Yet, instead of confronting Saudi Arabia – one of the West’s oldest and most stalwart allies in the region for decades – the US has continued propping it up, defending it, and covering up for its numerous and ever-multiplying crimes against humanity.
Signs of Weakness
However, it should be clear by now that the US and its allies are failing in Syria and Iraq, while struggling in Yemen. Saudi Arabia’s growing body count indicates a regime clinging to power amid increasing adversity. But as the body count grows, adversity grows with it. Should the US fail in Syria, Iraq, and should its proxy war waged in Yemen with Saudi and other Persian Gulf forces also fail, it will not be long before the conflict finds itself pushed from the Levant and the southern most tip of the Arabian Peninsula, and onto Saudi soil itself.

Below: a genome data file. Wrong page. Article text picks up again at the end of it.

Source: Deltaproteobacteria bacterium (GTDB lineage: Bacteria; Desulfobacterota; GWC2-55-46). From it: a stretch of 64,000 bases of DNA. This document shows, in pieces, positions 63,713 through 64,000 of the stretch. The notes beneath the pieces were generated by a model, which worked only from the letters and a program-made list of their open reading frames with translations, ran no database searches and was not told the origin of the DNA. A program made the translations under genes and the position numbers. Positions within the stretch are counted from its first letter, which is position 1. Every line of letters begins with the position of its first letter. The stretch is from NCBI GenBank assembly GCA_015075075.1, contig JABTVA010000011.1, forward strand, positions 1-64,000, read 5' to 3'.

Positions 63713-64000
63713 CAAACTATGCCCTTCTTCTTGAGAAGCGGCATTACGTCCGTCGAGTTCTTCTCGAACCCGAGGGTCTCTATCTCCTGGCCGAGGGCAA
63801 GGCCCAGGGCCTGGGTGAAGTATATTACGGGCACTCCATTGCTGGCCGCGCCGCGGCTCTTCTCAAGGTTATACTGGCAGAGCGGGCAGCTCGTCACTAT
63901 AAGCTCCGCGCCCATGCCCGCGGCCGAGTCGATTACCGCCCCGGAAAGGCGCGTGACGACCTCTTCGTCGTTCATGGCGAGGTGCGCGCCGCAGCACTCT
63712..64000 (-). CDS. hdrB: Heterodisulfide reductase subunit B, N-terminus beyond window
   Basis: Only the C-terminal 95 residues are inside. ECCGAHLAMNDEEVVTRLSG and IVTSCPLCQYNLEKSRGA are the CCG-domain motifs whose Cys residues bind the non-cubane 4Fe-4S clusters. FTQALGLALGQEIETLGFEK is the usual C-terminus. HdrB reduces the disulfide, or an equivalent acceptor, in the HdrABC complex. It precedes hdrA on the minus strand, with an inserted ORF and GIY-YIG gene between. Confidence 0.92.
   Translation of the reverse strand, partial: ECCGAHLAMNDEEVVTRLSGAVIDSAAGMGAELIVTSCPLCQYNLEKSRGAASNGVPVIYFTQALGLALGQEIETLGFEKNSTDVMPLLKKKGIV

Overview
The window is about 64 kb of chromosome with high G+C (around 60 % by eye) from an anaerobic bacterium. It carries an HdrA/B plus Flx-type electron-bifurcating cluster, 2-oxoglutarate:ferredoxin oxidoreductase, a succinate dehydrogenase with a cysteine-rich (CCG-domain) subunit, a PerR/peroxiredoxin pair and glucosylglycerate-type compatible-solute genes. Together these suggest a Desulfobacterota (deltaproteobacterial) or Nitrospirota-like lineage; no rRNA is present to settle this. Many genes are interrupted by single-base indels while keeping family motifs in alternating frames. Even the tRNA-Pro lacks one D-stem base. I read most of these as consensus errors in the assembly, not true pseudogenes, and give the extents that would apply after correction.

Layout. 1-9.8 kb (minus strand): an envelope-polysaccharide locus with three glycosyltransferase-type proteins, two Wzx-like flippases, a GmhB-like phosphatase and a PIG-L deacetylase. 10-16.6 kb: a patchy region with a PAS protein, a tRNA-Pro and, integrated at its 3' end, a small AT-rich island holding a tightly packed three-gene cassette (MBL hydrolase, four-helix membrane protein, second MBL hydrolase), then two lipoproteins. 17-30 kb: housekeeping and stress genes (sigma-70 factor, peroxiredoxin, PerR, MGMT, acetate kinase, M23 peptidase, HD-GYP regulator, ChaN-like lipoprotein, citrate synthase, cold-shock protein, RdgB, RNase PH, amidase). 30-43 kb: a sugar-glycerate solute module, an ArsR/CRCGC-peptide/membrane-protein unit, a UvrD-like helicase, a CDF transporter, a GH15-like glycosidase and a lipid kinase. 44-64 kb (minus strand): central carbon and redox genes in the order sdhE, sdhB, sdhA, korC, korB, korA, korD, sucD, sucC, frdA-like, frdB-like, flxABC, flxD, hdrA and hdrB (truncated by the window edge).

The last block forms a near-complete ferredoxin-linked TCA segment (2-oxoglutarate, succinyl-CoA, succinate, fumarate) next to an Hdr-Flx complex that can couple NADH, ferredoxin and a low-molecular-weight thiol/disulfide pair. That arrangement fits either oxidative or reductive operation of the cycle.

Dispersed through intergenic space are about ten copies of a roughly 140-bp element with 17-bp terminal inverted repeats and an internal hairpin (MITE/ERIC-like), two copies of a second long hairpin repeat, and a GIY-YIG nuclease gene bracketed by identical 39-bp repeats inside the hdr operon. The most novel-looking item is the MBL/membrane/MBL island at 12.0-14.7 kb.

While the West is gladly playing its hegemonic games from the safety of Wall Street, Washington, London, and Brussels, it will be its proxies in the region – in Turkey, in Saudi Arabia, Bahrain, the United Arab Emirates, and Qatar that face a very real existential struggle and the prospect of falling victim to their own brand of “regime change” turned finally back against them.
If and when that day comes, the despots of the Persian Gulf and those tarnishing Turkey’s reputation and global standings in Ankara will have wished they chose a multipolar world order to lend their backing to. While that is a world order they would not have been as wealthy and influential in, it would have been one in which they would at least still be alive.